Although ISFM is pretty similar to farm management practices with SI, it focuses more on soil management. ISFM utilizes inherent soil nutrient stocks, locally-available soil amendments, and modern technologies, such as chemical fertilizers and improved seeds, to enhance crop yield while maintaining soil fertility (Vanlauwe et al. 2015).

CSA is an approach similar to SI, but it is a more adaptive strategy against climate change. CSA generally has three goals: (1) enhancement of productivity, (2) adaptation and building resilience to climate change, and (3) reduction of greenhouse gas (GHG) emissions (FAO 2017; Lipper et al. 2014). It also has components similar to SI, and the components change depending on the local context. Amadu et al. (2020) classified farm-level CSA practices into six categories, organized from least to most resource-intensive: (1) residue addition or application to soil, (2) non-woody plant cultivation, (3) assisted regeneration, (4) woody plant cultivation, (5) physical infrastructure, and (6) mixed measures.

CA is an approach similar to CSA. It achieves long-term productivity and environmental benefits by adopting three approaches: (1) minimum tillage, (2) permanent soil cover by crop residues, and (3) crop rotation (FAO 2022).

In the remainder of this section, common technologies and integrated farming management practices, such as SI, ISFM, CSA, and CA, are introduced.

2.1 Improved Seeds

The diffusion of improved varieties is considered the most important means of boosting crop yield and improving the well-being of farmers in developing countries (Evenson and Gollin 2003). Previous studies have found that the adoption of improved crop varieties increases yield, crop and household income, consumption, and child nutrition (Bezu et al. 2014; Zeng et al. 2015, 2017). Adopting improved varieties is an important component of SI (Wainaina et al. 2018), ISFM (Horner and Wollni 2021), and CSA (Teklewold et al. 2019).

2.2 Inorganic Fertilizer

Inorganic fertilizer application is another important yield-enhancing technology in integrated farming management practices such as SI, ISFM, and CSA. The combined use of improved seeds and inorganic fertilizers is widely recommended in SI (Wainaina et al. 2018), ISFM (Horner and Wollni 2021), and CSA (Teklewold et al. 2019) because the use of inorganic fertilizers is necessary to gain the full yield potential of improved varieties. The joint use of improved seeds and inorganic fertilizers is the core of the Asian Green Revolution (Johnston and Cownie 1969).

2.3 Organic Fertilizers

Organic fertilizers usually include animal manure and composted crop residues and do not include crop residues retained on farmland (Scognammillo and Sitko 2021). They are expected to provide the soil with carbon, nitrogen, and phosphorous and enhance water retention under low precipitation (Ngwira et al. 2014). A typical method to implement SI, ISFM, and CSA involves the simultaneous application of inorganic and organic fertilizers. Kajisa and Palanichamy (2011) use household panel data in India and empirically demonstrate that applying organic fertilizers improves the marginal product of inorganic fertilizers, especially in soils with low fertility.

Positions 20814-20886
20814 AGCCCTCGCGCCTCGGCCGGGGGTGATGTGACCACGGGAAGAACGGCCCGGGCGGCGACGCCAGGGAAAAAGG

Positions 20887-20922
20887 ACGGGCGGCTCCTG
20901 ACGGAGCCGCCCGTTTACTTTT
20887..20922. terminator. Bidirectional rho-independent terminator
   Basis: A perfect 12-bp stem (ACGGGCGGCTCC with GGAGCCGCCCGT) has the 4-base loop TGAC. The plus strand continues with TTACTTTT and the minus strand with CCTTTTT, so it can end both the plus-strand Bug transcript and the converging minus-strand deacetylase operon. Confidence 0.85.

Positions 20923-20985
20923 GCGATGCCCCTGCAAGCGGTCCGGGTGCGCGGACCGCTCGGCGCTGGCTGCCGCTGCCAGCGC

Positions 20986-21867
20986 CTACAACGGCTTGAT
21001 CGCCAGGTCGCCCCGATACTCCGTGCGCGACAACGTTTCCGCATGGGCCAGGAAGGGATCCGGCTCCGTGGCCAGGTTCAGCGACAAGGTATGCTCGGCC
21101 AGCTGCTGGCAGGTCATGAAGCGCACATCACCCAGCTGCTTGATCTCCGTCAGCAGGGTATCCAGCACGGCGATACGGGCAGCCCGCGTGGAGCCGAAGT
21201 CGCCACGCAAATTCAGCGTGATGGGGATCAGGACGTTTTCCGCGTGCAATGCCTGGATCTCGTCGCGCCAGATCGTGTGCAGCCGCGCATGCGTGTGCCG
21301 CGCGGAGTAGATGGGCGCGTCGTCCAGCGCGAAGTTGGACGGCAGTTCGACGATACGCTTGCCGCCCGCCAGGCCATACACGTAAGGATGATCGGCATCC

2.4 Intercropping/Rotation with Legumes

Another common practice is intercropping or rotation with legumes. Legumes fix nitrogen from the air and supply it to the soil (Mhango et al. 2013). They can also enhance crop yield sustainably by reducing plant diseases, weeds (e.g., Striga), and insects and increasing soil carbon content (Hutchinson et al. 2007; Manda et al. 2016). Additionally, crop diversification through intercropping or legume rotation can reduce production and market risks (Rusinamhodzi et al. 2012). Amare et al. (2012) empirically show that maize–pigeon pea adoption significantly increased income and consumption using household data from Tanzania.

2.5 Zero or Minimum Tillage

Zero or minimum tillage is one of the core components of CA because conventional tillage may lower SOM, the density of microorganisms and fauna in the soil, and its water-holding ability, and increase susceptibility to erosion and evaporation from the soil surface (Montt and Luu 2020).

2.6 Permanent Soil Cover by Crop Residues

Permanent soil cover by crop residues improves soil fertility and moisture retention and increases SOM (Manda et al. 2016). It is often combined with minimum tillage to enhance soil aeration and fertility, carbon sequestration, and water-holding capacity (Hobbs et al. 2008). Rusinamhodzi et al. (2012) found that minimum tillage can positively affect light-textured soil in low-rainfall environments when combined with retaining crop residues.

3 Adoption Determinants of Integrated Farming Management Practices